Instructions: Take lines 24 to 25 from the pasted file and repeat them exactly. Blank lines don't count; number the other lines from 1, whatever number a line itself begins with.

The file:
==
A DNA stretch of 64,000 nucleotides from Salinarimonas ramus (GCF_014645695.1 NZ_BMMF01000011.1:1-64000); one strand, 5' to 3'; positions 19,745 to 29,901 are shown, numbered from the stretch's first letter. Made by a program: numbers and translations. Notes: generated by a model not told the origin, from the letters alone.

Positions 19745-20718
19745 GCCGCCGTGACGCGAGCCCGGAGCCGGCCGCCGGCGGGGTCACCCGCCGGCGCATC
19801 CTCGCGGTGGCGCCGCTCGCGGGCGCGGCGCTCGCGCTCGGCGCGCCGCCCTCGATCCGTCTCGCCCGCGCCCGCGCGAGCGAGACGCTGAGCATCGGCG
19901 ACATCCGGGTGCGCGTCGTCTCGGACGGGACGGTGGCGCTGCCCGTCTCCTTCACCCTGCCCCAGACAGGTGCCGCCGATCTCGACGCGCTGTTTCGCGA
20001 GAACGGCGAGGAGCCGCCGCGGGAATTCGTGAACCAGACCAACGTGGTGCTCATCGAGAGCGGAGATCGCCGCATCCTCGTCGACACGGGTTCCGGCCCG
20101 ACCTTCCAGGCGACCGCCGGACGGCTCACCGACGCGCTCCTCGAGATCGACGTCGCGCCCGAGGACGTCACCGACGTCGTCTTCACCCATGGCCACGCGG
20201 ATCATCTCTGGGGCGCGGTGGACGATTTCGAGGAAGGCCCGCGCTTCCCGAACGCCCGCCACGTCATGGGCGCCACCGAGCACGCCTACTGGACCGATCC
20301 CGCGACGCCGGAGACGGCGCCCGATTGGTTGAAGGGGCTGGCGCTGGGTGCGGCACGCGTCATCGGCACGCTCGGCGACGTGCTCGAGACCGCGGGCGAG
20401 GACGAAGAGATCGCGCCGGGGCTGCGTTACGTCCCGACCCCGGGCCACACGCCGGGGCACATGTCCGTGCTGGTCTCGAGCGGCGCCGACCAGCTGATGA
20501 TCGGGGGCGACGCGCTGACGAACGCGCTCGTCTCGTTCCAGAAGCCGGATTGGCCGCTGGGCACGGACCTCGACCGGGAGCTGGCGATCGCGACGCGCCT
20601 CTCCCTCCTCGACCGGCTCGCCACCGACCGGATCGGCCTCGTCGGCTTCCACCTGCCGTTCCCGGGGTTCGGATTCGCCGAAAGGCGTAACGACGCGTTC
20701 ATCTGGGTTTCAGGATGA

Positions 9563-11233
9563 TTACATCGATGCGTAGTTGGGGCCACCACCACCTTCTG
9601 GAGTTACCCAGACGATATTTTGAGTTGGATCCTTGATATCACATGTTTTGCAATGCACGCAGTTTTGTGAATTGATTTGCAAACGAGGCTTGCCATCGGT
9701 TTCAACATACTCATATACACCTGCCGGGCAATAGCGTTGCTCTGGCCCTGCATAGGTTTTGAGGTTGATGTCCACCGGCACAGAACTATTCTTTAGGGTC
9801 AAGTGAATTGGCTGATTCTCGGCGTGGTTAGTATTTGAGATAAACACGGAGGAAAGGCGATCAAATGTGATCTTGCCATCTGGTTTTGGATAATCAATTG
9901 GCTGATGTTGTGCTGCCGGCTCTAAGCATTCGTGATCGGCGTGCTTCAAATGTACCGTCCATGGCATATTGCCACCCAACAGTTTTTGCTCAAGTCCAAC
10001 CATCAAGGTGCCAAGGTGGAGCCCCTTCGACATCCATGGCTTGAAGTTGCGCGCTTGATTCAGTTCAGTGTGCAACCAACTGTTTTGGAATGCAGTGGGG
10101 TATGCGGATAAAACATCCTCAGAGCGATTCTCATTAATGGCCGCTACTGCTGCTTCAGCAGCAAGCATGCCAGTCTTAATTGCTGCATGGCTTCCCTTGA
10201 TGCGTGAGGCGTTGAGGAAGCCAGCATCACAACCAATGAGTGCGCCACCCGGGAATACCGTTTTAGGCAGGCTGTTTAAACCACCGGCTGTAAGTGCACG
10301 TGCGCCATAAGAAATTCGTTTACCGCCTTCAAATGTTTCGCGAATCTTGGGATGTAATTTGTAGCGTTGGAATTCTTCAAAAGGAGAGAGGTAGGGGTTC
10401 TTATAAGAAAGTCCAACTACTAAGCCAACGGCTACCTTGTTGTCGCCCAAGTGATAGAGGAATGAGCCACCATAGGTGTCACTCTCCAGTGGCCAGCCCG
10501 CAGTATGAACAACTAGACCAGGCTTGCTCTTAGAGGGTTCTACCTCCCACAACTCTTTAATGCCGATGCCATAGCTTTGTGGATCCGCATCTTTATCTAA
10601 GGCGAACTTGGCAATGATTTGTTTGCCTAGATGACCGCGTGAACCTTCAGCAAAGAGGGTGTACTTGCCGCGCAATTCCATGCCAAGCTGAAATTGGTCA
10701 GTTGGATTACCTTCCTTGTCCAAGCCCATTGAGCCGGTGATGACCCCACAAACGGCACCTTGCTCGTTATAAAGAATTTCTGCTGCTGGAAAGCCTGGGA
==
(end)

10401 TTATAAGAAAGTCCAACTACTAAGCCAACGGCTACCTTGTTGTCGCCCAAGTGATAGAGGAATGAGCCACCATAGGTGTCACTCTCCAGTGGCCAGCCCG
10501 CAGTATGAACAACTAGACCAGGCTTGCTCTTAGAGGGTTCTACCTCCCACAACTCTTTAATGCCGATGCCATAGCTTTGTGGATCCGCATCTTTATCTAA